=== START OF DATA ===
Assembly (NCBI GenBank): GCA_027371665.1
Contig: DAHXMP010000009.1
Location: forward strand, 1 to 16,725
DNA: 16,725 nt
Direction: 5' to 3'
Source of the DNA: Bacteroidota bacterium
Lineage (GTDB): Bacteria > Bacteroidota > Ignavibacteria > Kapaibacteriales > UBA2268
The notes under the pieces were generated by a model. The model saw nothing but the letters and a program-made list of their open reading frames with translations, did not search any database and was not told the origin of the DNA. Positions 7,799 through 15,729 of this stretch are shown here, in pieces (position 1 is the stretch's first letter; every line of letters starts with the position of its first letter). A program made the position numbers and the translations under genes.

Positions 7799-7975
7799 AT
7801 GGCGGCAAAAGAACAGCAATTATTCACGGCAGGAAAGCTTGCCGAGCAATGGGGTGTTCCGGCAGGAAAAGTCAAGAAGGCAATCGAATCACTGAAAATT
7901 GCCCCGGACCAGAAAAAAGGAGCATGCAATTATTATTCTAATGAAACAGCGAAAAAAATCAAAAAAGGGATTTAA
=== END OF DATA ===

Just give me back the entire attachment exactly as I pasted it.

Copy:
Assembly (NCBI GenBank): GCA_027371665.1
Contig: DAHXMP010000009.1
Location: forward strand, 1 to 16,725
DNA: 16,725 nt
Direction: 5' to 3'
Source of the DNA: Bacteroidota bacterium
Lineage (GTDB): Bacteria > Bacteroidota > Ignavibacteria > Kapaibacteriales > UBA2268
The notes under the pieces were generated by a model. The model saw nothing but the letters and a program-made list of their open reading frames with translations, did not search any database and was not told the origin of the DNA. Positions 7,799 through 15,729 of this stretch are shown here, in pieces (position 1 is the stretch's first letter; every line of letters starts with the position of its first letter). A program made the position numbers and the translations under genes.

Positions 7799-7975
7799 AT
7801 GGCGGCAAAAGAACAGCAATTATTCACGGCAGGAAAGCTTGCCGAGCAATGGGGTGTTCCGGCAGGAAAAGTCAAGAAGGCAATCGAATCACTGAAAATT
7901 GCCCCGGACCAGAAAAAAGGAGCATGCAATTATTATTCTAATGAAACAGCGAAAAAAATCAAAAAAGGGATTTAA